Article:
Daughters of God


Traits of Character Are Passed Along in Children

The following counsel was given to elder and Mrs. E. P. Daniels in 1888 regarding the training of their children. Elder Daniels was a prominent minister and his children were an item for discussion. Ellen White felt it her duty to again remind Elder and Mrs. Daniels that they were not bringing up their children in the fear of God. E. P. Daniels is not to be confused with A. G. Daniells. DG 203.1

For years testimonies have followed you upon the subject of economy and the wise expenditure of means, but neither you nor your wife has made decided changes in your practices. You love display; you love indulgence of appetite; you love to gratify your taste. The same traits of character shown in yourself are reproduced in your children, and you will reap that which you have sown. There never can be sufficient means granted you for your labors to sustain you in your indulgence in extravagant, spendthrift habits. Why do you not learn from those brethren who comfortably support themselves and their families on less money than you receive for your labors? The reason that you are in embarrassed circumstances is not because your wages are not enough to support you as a Christian, but [because] you do not manage your means in such a way as to keep you from embarrassment. If you had twenty dollars a week, you would still complain of financial pressure. DG 203.2

In Healdsburg the Lord wrought through you, not because you were perfect, but in spite of your imperfections. Self was mingled with your work. When you realized that the spirit and power of God were working with the people, if you had humbled yourself, if you had walked carefully and tenderly before God, feeling your unworthiness and His goodness, the influence you left in Healdsburg would have been far better than it now is. You charge all your financial embarrassment to circumstances. DG 203.3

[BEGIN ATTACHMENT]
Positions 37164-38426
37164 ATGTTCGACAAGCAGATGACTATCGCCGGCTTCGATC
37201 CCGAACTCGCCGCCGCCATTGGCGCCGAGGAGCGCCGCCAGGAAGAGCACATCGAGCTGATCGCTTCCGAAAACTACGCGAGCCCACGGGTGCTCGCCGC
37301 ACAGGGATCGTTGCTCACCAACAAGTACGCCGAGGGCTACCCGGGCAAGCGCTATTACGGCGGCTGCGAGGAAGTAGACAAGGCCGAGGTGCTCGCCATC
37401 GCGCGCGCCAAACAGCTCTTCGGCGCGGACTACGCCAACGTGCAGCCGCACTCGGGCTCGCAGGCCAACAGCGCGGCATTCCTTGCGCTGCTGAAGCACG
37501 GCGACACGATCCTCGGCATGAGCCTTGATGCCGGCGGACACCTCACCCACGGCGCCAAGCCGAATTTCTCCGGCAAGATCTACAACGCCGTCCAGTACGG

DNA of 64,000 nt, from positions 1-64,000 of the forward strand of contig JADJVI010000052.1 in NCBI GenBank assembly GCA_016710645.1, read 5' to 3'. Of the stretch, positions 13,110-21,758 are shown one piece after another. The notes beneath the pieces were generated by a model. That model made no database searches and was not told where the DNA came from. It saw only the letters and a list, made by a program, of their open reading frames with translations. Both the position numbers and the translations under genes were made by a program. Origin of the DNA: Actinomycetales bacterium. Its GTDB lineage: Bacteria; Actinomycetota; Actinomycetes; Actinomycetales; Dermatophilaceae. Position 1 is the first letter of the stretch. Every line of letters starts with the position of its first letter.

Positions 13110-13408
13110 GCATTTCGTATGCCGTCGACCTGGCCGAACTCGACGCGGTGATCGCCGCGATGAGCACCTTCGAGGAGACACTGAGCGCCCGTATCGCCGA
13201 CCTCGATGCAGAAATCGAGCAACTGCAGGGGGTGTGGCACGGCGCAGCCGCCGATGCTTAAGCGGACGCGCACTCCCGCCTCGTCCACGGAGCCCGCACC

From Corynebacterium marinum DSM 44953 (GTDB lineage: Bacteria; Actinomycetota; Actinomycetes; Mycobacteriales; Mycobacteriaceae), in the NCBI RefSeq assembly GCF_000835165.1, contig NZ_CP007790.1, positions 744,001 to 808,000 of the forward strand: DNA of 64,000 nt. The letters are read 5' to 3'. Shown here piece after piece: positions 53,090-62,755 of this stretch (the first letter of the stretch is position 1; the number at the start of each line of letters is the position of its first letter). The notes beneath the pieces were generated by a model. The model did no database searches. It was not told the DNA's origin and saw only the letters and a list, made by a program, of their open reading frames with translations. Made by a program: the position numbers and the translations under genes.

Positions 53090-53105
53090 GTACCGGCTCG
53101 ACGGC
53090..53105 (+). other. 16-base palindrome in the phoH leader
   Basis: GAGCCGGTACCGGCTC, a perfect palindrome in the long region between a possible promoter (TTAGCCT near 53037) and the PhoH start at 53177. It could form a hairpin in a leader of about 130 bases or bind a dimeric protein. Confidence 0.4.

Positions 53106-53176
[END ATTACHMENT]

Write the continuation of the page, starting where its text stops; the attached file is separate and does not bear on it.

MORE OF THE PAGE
You can talk well in regard to parents training their children. Your wife, whom I love and respect in the Lord, would make an excellent lecturer upon this subject. But your practice contradicts the excellent principles that you have presented. She does not practice her own teachings. When your customs are seen and your home life practices revealed, the people become confused and disgusted. You do not train your children for usefulness, to practice self-denial, and to keep the way of the Lord. Why are you so irresolute in purpose, so feeble in action, so vacillating in principle, so weak in faith? DG 203.4

These things are a mystery to those who have an opportunity to become acquainted with you in the pulpit and at home. Elder Daniels, they see you one day strong and self-assured; next day they see in you a complete change. You affirm strongly things exactly opposite to what you affirmed as strongly the day before.... DG 204.1

When I was shown the great need of reform in the education and training of your children, I was filled with pain that I cannot express, because I saw that you did not act your part in bringing about the best good of your children. You need the work of the Spirit of God in your own heart, for right principles are not governing your life. If you were right with God, you would not be doing as you have been doing in reference to your children; you would not present such an example as you have in their management. You should depend far less upon self and far more upon Jesus. If you were closely connected with God, you would rule your children wisely. DG 204.2

Zua [Daniels’ daughter] is impulsive; she lacks experience in the right direction; she needs to be guided and restrained instead of being indulged and flattered. If you were discerning, if your souls were imbued with the sanctifying power of the truth, you would need no advice in regard to her attending Snell's Seminary. If you were asked concerning the daughter of another, you would know just what course parents should pursue in relation to the education of their child. You have placed barriers in the way of Zua's salvation, for you have yourselves chosen as her associates the vain, the proud, the unbelieving.... DG 204.3